‘A want easily supplied,’ whispered the listening Miss Keeldar.
She took from her reticule a morsel of sweet-cake: for that repository was never destitute of something available to throw to the chickens, young ducks, or sparrows; she crumbled it, and bending over his shoulder, put the crumbs into his hand.
‘There,’ said she; ‘there is a Providence for the improvident.’
‘This September afternoon is pleasant,’ observed Louis Moore, as — not at all discomposed — he calmly cast the crumbs on to the grass.
‘Even for you?’
‘As pleasant for me as for any monarch.’
‘You take a sort of harsh, solitary triumph in drawing pleasure out of the elements, and the inanimate and lower animate creation.’
‘Solitary, but not harsh. With animals I feel I am Adam’s son: the heir of him to whom dominion was given over ‘every living thing that moveth upon the earth.’ Your dog likes and follows me; when I go into that yard, the pigeons from your dove-cot flutter at my feet; your mare in the stable knows me as well as it knows you, and obeys me better.’
‘And my roses smell sweet to you, and my trees give you shade.’
‘And,’ continued Louis, ‘no caprice can withdraw these pleasures from me: they are mine.’
He walked off: Tartar followed him, as if in duty and affection bound, and Shirley remained standing on the summer-house step. Caroline saw her face as she looked after the rude tutor: it was pale, as if her pride bled inwardly.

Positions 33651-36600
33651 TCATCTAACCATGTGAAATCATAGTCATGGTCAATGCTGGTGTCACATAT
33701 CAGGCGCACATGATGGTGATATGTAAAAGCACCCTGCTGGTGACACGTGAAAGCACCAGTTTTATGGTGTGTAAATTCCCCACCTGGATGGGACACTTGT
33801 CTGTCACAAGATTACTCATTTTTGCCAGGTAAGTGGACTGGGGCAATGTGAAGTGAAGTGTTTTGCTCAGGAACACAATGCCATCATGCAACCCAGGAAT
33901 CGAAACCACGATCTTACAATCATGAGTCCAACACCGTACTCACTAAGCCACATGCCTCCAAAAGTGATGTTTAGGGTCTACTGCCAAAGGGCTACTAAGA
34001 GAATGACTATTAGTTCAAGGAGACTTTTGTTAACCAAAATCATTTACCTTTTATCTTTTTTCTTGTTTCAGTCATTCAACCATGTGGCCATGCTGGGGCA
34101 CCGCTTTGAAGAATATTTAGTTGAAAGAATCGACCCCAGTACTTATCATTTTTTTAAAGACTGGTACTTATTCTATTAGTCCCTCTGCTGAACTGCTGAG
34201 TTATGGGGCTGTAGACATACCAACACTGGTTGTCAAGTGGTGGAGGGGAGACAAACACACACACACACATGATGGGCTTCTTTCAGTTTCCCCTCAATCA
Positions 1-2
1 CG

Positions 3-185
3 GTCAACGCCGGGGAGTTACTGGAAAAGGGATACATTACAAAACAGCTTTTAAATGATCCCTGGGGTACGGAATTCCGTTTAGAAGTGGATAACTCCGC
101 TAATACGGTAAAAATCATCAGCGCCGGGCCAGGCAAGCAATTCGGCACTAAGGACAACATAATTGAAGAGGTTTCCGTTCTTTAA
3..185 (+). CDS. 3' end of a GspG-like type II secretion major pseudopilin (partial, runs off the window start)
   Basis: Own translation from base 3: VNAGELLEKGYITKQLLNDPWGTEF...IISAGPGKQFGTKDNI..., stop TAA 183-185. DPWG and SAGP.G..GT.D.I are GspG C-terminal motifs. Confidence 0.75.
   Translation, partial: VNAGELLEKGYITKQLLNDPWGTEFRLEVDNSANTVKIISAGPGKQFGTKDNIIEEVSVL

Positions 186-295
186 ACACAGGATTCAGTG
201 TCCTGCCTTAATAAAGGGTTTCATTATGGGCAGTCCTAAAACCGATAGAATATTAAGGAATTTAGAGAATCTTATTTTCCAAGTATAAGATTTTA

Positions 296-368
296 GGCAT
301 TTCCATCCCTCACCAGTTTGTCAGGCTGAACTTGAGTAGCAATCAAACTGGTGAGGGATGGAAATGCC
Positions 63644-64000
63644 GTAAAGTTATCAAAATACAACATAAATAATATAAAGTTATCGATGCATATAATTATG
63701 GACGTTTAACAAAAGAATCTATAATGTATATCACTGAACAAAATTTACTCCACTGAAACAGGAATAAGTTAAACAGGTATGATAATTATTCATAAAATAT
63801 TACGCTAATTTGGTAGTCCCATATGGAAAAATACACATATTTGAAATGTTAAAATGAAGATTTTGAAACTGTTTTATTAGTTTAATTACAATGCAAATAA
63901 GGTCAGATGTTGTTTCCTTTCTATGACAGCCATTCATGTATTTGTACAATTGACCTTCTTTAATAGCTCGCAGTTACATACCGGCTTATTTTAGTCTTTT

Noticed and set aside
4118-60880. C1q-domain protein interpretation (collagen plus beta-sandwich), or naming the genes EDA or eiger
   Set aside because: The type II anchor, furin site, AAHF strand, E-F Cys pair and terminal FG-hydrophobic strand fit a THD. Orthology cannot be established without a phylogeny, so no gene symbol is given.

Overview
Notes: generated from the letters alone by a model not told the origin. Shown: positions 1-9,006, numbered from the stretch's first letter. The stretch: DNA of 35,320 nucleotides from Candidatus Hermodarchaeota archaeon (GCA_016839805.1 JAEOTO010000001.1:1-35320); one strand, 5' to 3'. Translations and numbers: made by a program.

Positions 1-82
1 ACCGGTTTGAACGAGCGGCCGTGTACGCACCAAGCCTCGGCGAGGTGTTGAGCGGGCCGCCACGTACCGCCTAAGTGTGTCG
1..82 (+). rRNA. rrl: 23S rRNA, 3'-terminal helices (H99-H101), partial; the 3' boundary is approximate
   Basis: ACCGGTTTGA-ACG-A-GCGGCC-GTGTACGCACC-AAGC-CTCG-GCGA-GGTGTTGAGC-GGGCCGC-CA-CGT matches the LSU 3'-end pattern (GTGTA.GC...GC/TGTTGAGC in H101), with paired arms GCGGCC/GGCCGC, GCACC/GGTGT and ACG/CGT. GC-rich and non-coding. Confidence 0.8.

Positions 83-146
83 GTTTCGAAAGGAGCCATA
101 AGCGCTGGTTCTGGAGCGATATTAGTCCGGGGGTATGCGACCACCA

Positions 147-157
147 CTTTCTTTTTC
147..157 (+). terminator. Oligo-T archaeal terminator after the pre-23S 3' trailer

‘You see,’ remarked Caroline apologetically, ‘his feelings are so often hurt, it makes him morose.’
‘You see,’ returned Shirley, with ire, ‘he is a topic on which you and I shall quarrel if we discuss it often; so drop it henceforward and for ever.’
‘I suppose he has more than once behaved in this way,’ thought Caroline to herself; ‘and that renders Shirley so distant to him: yet I wonder she cannot make allowance for character and circumstances: I wonder the general modesty, manliness, sincerity of his nature, do not plead with her in his behalf. She is not often so inconsiderate — so irritable.’
. . . . . . . . . . . . . . . . . . . . .
The verbal testimony of two friends of Caroline’s to her cousin’s character augmented her favourable opinion of him. William Farren, whose cottage he had visited in company with Mr. Hall, pronounced him a ‘real gentleman’: there was not such another in Briarfield: he — William — ‘could do aught for that man. And then to see how t’ bairns liked him, and how t’ wife took to him first minute she saw him: he never went into a house but t’ childer wor about him directly: them little things wor like as if they’d a keener sense nor grown-up folks i’ finding out folk’s natures.’
Mr. Hall, in answer to a question of Miss Helstone’s, as to what he thought of Louis Moore, replied promptly that he was the best fellow he had met with since he left Cambridge
‘But he is so grave,’ objected Caroline.
‘Grave! The finest company in the world! Full of odd, quiet, out of the way humour. Never enjoyed an excursion so much in my life as the one I took with him to the Lakes. His understanding and tastes are so superior, it does a man good to be within their influence; and as to his temper and nature, I call them fine.’
‘At Fieldhead he looks gloomy, and, I believe, has the character of being misanthropical.’
‘Oh! I fancy he is rather out of place there — in a false position. The Sympsons are most estimable people, but not the folks to comprehend him: they think a great deal about form and ceremony, which are quite out of Louis’s way.’
‘I don’t think Miss Keeldar likes him.’
‘She doesn’t know him — she doesn’t know him; otherwise, she has sense enough to do justice to his merits.’